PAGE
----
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Alaska bear-viewing advice from The New York Times could kill

  • Author: Craig Medred
  • Updated: September 27, 2016
  • Published October 9, 2012

Here we go again. This time it's the New York Times promoting the idea of getting way too close to grizzly bears along the Kenai Peninsula's Russian River, site of at least one horrible mauling in recent years.

A Times column, "The 6th Floor," today posted an oh-so-cute photo of a grizzly cub holding a sockeye salmon at the Russian. Google News picked the item up as its lead Alaska news story. And here is what photographer Seth Casteel, a man famous for underwater photos of dogs, but obviously ignorant about bears, says in the text accompanying the photo:

"At the time I took this photo, I was approximately 35 feet away. I was with an expert guide and we had positioned ourselves in a safe, elevated spot, watching closely to make sure we weren't upsetting the bears by being there."

OK, there is no "safe, elevated spot" around grizzly bears unless you are in an enclosed, elevated viewing platform like those the National Park Service has built along the Brooks River in Katmai National Park and Preserve to try to ensure safe viewing. There are no such platforms along the Russian River. An "elevated spot" along the river might give someone the illusion of safety, but that's all it is -- an illusion.

Bears can run uphill almost as fast as they can run downhill or on the level, and the speed is damn fast. Wildlife biologist Will Troyer, who just happens to live near the Russian in Cooper Landing, once clocked a grizzly running 35 mph in front of a truck on Kodiak Island. Given the bears can go from standing still to top speed in the blink of an eye, it would take them no more than a couple seconds to cover 35 feet.

After a San Diego man was killed and partially eaten by a grizzly in Denali National Park and Preserve in August, a park ranger and an Anchorage newspaper chastised the dead man for getting "too close" in order to take photographs. He was, at the time, thought to have been within 40 yards of a lone, male bear. As it turned out, he was about 60 yards away -- or about five times the distance to which Casteel approached a grizzly sow with two cubs on the Russian.

Hopefully, Casteel's unidentified "expert guide" was armed in case he had to stop a charging sow. Chugach National Forest Service officials note a permit is required for anyone to guide in the forest. There is, at this time, no one licensed by the forest to guide bear viewers on the Russian.

Forest officials have tried to downplay the Russian, one of the state's most popular salmon fishing streams, as a bear viewing area, but there are those -- Casteel apparently among them -- who appear to believe the bears gather there for human entertainment:

"This is a 2-year-old grizzly bear cub 'showing off" a male sockeye salmon he just caught out of the Russian River," Casteel told the Times. "The two 300-pound cubs chased fish for about an hour, catching quite a few, but only eating two. It was mostly a "catch and release" fishing trip. The cubs were just goofing off, but were certainly curious about these bright red fish....Talk about a dream come true. Bears are extraordinary animals, but it's obviously critical to be respectful. What you don't see in this picture is the 600-pound mama bear, sitting just another 35 feet behind her baby, looking on to make sure everything is OK."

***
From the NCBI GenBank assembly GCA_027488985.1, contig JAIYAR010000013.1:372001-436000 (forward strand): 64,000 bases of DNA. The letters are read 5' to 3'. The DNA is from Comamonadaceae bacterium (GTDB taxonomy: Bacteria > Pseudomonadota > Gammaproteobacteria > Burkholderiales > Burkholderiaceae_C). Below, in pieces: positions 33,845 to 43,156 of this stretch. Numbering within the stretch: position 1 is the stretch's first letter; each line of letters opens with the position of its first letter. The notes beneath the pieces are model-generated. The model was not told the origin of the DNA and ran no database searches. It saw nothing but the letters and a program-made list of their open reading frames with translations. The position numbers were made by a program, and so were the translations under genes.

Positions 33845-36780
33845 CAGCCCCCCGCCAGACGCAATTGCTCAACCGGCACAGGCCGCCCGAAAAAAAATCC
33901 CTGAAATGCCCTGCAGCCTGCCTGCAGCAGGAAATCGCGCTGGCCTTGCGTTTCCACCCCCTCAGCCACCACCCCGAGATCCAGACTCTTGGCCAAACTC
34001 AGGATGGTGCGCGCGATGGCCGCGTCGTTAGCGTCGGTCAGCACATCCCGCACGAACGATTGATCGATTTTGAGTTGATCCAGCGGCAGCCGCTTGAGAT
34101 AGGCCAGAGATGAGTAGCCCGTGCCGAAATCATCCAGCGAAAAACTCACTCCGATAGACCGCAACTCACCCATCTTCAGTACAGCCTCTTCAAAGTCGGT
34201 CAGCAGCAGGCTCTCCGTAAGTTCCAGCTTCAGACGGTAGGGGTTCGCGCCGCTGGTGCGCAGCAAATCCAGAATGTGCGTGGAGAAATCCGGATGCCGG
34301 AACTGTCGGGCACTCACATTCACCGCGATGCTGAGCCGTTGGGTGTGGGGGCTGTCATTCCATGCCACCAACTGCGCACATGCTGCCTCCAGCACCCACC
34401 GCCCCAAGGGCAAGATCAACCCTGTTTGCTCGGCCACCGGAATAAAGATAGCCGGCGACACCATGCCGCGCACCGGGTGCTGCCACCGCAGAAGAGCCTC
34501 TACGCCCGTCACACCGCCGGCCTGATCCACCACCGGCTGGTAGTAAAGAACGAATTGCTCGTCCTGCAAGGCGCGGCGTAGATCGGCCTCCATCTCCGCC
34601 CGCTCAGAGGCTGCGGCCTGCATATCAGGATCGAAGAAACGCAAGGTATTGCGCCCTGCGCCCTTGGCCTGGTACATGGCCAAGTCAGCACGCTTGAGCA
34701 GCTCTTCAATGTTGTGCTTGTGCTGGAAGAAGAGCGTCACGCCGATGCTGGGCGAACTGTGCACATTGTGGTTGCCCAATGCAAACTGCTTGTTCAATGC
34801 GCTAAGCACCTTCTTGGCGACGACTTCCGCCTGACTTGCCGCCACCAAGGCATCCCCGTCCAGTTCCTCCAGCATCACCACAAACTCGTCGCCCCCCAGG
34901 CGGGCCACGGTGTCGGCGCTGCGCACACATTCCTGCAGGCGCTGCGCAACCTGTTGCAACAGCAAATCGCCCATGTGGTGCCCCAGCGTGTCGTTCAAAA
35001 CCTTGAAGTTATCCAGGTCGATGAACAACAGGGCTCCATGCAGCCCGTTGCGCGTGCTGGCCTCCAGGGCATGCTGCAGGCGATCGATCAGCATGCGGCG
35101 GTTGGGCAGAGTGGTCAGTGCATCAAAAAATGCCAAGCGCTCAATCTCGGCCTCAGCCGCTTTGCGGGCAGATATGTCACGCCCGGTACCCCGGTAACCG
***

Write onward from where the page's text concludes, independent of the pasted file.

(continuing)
And if "mama" decided everything wasn't OK, what then?

The Russian River sow in question, a regular on the river this summer, didn't hurt anyone. But she did bluff charge more than one group of people. And with a grizzly bear, there is no telling when a bluff charge becomes a real charge. Sometimes, indications are, not even the bear knows. Dan Bigley, who almost died on the banks of the river, is believed to have been the victim of an upset sow. She bit him in the head and left him blind. He was, at the time, doing nothing but hiking back to his car after a day of fishing.

Chugach forest officials say the true way to be "respectful" to the Russian River bears is to leave them alone.

But then that sort of behavior doesn't sell. Here's Casteel again: "The biggest challenge of this assignment was to tell the story of this extraordinary journey of the salmon, and also live to tell about it. That sounds kind of dramatic! Alaska is the most amazing place I've ever seen, but it occurs to you out there how wild it really is, and the potential dangers lurk just meters away. Hiking through the rain in absolute wilderness with 60 pounds of gear, dangling off slippery cliffs of rock above a rushing 37-degree Russian River, discovering half-eaten salmon along the way, wondering, 'Hmm, where exactly is this bear now?'"

The Russian River? "Absolute wilderness," "slippery cliffs," and 37-degree water? Long stretches of the Russian are choked with anglers during the sockeye salmon season. There is a well-used trail along the "cliffs," which aren't really cliffs. And the water temperature in summer ranges from 48 to 52 degrees F.

Chilly water, indeed, but nowhere near 37 degrees. But the water does rush, and there are sometimes half-eaten salmon to be found, some in magnficient spawning colors.

Contact Craig Medred at craig(at)

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